My Jesus didn't come to die. He came to live. He came to love the people around him, even those who might annoy him or demand too much of his time or energy. He knew when to say no, not now, or maybe later. He came into this world not knowing who he was, and when he asked Peter, "Who do you say that I am," he wasn't testing his friend. He was asking for an answer to life's biggest question: Who am I? After all, isn't it our friends who know us best, who help us figure out who we are and why we're here?!
My Jesus isn't strictly macho, and he isn't completely straight
While I might not put a lot of stock in Scripture these days, I still believe the author of Hebrews when they tell me that we have a high priest who can empathize with us in all things. My Jesus understands what it's like to be attracted to the same sex. To have desires. Yearnings. To not want to be alone. To want someone to know him and to be known by him. He's the kind of man who would lay next to me on the bed, my head on his chest, running his fingertips over my shaved head. With every touch, breath, and heartbeat, he would know me and I would know him. He's every bit as insecure as I am, and because of that, he knows what I really want, need, and desire. My Jesus understands just how messy and complicated sex is for me, and he calls me out on the times I misuse it to make up for feeling inadequate or insecure.
My Jesus isn't all there. Sanity, in his perspective, is overrated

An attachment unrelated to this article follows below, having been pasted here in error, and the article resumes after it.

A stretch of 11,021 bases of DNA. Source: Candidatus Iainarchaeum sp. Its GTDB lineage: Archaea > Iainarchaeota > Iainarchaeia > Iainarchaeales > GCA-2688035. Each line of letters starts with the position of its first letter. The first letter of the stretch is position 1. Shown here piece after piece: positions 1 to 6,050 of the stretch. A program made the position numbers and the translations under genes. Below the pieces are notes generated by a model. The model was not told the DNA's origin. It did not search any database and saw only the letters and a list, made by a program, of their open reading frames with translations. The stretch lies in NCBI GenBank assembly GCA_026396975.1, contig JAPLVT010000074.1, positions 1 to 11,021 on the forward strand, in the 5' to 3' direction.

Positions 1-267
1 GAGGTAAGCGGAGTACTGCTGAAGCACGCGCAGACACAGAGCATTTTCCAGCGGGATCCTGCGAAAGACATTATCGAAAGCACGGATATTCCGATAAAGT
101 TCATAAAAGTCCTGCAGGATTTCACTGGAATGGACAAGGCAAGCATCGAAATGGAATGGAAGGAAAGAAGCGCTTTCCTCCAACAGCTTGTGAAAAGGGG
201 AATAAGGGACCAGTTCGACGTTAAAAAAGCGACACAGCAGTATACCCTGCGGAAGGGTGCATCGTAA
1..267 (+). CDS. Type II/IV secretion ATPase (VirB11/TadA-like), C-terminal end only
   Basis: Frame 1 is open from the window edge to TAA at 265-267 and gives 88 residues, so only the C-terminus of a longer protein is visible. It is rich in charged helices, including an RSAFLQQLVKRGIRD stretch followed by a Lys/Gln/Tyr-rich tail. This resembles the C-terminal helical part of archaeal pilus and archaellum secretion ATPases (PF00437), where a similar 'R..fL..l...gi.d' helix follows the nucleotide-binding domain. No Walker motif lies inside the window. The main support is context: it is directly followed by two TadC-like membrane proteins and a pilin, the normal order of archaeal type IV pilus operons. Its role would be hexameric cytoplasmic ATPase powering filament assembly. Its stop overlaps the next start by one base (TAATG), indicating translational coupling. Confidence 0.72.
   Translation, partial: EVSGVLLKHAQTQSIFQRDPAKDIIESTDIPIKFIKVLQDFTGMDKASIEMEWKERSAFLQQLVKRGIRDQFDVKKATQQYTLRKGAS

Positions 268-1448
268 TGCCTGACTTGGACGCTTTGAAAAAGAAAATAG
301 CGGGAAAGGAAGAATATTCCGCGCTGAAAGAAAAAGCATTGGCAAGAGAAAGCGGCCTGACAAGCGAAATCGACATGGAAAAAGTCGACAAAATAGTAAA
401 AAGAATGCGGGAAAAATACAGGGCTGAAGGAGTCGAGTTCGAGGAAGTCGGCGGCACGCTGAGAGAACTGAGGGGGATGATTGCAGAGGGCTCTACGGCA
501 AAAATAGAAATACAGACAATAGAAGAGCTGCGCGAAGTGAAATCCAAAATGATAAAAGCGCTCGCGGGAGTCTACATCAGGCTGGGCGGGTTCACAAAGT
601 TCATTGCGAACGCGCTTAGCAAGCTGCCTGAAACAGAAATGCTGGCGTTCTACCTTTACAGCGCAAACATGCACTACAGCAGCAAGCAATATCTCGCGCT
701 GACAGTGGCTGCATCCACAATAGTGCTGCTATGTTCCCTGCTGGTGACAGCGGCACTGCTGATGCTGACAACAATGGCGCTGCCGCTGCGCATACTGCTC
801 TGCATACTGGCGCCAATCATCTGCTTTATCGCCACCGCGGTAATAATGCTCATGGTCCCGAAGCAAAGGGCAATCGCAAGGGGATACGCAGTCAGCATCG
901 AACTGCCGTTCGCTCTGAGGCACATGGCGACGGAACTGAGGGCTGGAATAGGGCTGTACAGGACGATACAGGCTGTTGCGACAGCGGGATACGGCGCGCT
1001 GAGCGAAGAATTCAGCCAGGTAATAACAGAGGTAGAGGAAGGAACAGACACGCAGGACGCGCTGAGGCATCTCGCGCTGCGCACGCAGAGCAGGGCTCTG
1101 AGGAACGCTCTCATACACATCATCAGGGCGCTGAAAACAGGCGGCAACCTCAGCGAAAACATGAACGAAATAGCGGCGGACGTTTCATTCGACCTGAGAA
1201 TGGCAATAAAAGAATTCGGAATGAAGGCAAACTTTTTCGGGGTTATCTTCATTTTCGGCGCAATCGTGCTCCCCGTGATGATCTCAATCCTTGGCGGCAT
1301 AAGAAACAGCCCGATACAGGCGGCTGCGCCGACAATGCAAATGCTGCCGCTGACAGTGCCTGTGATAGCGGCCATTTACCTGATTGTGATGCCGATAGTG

He knows depression. Anxiety. Thoughts of suicide and self-injury. He knows them because I know them. Because others know them. And in order to know us and love us in our wholeness, he makes himself vulnerable to such burdens and demons. He knows what it's like to feel worthless and have to fight to breathe at times. He knows the itching in your wrist when the thoughts come. He knows the uncontrollable crying spells. He knows the isolation of mental illness. What it's like to think about—fantasize about—dying at your own hands. Not because he wasn't loved, but because sometimes love isn't enough. Love doesn't fix everything, but that doesn't mean we give up on it. It's for this very reason that we love harder, deeper, stronger. This is the kind of love Jesus has for me. For all of us. The kind of love that gets you through a crash, through a rough patch, through a hard spell.
My Jesus wants the best for me right here and right now
I'm not talking prosperity gospel here. I'm not talking about wealth, riches, or anything of that nature. I'm talking about life. Abundance. The capacity to live and experience love, joy, intimacy, friendship, desire. To have everything one needs (notice I didn't say wants). To be a part of community. To be loved, affirmed, and welcomed for the entirety of who one is. To have people around who make you better, and who will stick by your side when you aren't at your best.
My Jesus doesn't hang out with the cool kids, with the best dressed. He hangs out in the slums, on the corners with the tranny prostitutes and the meth addicts. He spends time in the psych wards and the VA hospitals. He loves all people, and it's not an easy love. It's a love that takes something out of him, that leaves him feeling drained and depleted at times. He spends time with those who don't know how to receive love much less love themselves. The whores. The junkies. The thieves. The criminals. The poor.
I don't always see institutional Christianity as the representative of this Jesus. Maybe he's too messy for them. Maybe he's too chaotic and uncontrollable, and so they'd rather box him in, making him out to be something he's not while forgetting parts of who he really is. And he understands. He gets it. And he still loves them. Meanwhile, he steps outside the church walls to spend time with people like me who feel too broken and beaten up to step foot back inside those walls.